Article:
Alcohol use and associated risk factors among female sex workers in low- and middle-income countries: A systematic review and meta-analysis


Due to its widespread use in the sex work industry, female sex workers (FSWs) in low- and middle-income countries (LMICs) are at high risk of harmful alcohol use and associated adverse health outcomes. Factors associated with harmful alcohol use include violence, mental health problems, drug use, sexual risk behaviors and HIV/STIs. To our knowledge, there has been no quantitative synthesis of FSW alcohol use data to date. This systematic review and meta-analysis aims to provide an estimate of the prevalence of harmful alcohol use among FSWs in LMICs and to examine associations with common health and social concerns. The review protocol was registered with PROSPERO, number CRD42021237438. We searched three electronic databases for peer-reviewed, quantitative studies from inception to 24th February 2021. Studies were selected for inclusion that reported any measure of prevalence or incidence of alcohol use among FSWs aged 18 or older from countries defined as LMIC in accordance with the World Bank income groups 2019. The following study designs were included: cross-sectional survey, case-control study, cohort study, case series analysis, or experimental study with baseline measures for alcohol use. Study quality was assessed with the Center for Evidence-Based Management (CEBMa) Critical Appraisal Tool. Pooled prevalence estimates were calculated for (i) any hazardous/harmful/dependent alcohol use, (ii) harmful/dependent alcohol use only, both overall and by region and (iii) daily alcohol use. Meta-analyses examined associations between harmful alcohol use and violence, condom use, HIV/STIs, mental health problems and other drug use. In total, 435 papers were identified. After screening, 99 papers reporting on 87 unique studies with 51,904 participants from 32 LMICs met the inclusion criteria. Study designs included cross-sectional (n = 89), cohort (n = 6) and experimental (n = 4). Overall, 5 scored as high quality, 79 studies scored as moderate and 15 scored as weak quality. Twenty-nine papers reporting on 22 unique studies used validated alcohol use tools including AUDIT, CAGE and WHO CIDI. The pooled prevalence of any hazardous/harmful/dependent alcohol use was 41% (95% CI: 31-51%), and of daily alcohol use was 26% (95% CI: 17-36%). There was variation in harmful alcohol use by global region (Sub-Saharan Africa: 38%; South Asia/Central Asia/ East Asia and Pacific: 47% and Latin America and the Caribbean:44%). Harmful alcohol use was significantly associated with inconsistent condom use (pooled unadjusted RR: 1.65; 95% CI: 1.01-2.67), STIs (pooled unadjusted OR: 1.29; 95% CI 1.15-1.46); and other drug use (pooled unadjusted OR of 2.44; 95% CI 1.24-4.80), but not with HIV, violence or mental health problems. We found a high prevalence of problem alcohol use and daily alcohol use among FSWs in LMICs. Harmful drinking was associated with important HIV risk factors such as inconsistent condom use, STIs and other drug use. Major limitations included heterogeneity in tools and cut-off scores to measure alcohol use and other common risk factors, and a paucity of longitudinal studies. There is an urgent need for tailored interventions for FSWs in LMICs that address alcohol use as well as the associated sex work risk environment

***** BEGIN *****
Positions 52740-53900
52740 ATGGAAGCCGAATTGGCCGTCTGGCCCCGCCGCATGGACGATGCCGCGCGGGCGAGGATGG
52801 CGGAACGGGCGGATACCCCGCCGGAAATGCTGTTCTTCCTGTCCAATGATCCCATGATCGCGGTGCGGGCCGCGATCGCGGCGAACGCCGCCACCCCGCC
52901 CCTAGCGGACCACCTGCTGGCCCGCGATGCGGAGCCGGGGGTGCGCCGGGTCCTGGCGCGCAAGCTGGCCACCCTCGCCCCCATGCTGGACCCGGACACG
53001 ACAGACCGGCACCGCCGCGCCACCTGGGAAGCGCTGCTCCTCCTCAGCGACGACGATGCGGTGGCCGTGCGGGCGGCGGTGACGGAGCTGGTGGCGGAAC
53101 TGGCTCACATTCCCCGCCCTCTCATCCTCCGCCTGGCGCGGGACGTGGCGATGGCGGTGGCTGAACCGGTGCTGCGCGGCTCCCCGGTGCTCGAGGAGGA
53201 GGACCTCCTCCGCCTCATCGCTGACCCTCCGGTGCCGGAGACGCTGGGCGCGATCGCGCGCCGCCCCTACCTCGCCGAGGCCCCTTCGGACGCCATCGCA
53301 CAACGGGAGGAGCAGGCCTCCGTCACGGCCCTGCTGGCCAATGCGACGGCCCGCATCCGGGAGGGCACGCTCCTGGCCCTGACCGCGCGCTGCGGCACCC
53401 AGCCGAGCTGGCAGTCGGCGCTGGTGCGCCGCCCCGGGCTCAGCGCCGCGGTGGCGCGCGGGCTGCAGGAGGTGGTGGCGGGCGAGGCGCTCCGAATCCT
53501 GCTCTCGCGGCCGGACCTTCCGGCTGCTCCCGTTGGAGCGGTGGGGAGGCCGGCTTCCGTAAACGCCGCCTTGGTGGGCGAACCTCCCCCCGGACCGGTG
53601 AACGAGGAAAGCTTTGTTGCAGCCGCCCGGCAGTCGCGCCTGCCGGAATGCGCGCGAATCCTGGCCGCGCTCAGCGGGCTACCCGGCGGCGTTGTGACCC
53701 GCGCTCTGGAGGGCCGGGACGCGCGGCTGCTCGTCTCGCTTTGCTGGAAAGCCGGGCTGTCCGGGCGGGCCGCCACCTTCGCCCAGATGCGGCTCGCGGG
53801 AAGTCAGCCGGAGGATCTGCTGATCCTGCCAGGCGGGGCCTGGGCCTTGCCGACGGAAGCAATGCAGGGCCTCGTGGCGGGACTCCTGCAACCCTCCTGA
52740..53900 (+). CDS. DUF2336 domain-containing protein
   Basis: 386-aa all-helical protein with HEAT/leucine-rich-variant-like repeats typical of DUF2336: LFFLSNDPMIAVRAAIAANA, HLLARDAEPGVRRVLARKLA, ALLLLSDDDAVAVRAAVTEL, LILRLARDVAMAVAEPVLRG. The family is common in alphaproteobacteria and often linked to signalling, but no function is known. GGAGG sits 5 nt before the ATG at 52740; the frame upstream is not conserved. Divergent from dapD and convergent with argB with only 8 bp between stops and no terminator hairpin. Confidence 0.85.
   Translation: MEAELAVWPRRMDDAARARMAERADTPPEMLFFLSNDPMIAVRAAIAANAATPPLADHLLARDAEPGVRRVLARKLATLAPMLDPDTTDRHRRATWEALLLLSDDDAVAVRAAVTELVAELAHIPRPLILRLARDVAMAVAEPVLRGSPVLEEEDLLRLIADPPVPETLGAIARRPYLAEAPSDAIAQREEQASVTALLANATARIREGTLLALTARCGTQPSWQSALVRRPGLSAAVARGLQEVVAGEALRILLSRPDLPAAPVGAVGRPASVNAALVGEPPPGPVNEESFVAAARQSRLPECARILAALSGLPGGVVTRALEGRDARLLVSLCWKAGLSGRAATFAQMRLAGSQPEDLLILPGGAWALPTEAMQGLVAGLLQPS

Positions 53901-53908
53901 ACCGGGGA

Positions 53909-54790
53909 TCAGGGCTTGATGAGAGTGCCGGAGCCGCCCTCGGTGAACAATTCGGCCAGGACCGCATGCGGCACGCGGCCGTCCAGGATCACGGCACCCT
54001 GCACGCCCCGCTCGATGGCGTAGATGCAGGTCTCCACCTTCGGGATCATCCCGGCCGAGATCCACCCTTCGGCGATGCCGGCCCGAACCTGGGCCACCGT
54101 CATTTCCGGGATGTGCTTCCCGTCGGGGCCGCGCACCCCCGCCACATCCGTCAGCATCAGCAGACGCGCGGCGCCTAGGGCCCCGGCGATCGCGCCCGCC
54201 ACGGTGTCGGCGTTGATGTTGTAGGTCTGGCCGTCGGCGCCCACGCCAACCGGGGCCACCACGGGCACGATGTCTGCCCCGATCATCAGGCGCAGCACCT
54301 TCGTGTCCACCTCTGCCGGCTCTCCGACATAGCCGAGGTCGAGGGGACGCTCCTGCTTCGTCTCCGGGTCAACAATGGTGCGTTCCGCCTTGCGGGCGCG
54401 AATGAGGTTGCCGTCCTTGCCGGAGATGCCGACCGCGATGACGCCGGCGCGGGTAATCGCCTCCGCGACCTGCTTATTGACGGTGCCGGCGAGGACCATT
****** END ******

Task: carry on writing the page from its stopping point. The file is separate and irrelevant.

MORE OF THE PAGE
Beksinska A, Karlsen O, Gafos M, Beattie TS




  • Epidemiology and Determinants of Health
    • Epidemiology
  • Population(s)
    • Women
    • Sex workers
    • General HIV- population
  • Substance Use
    • Alcohol


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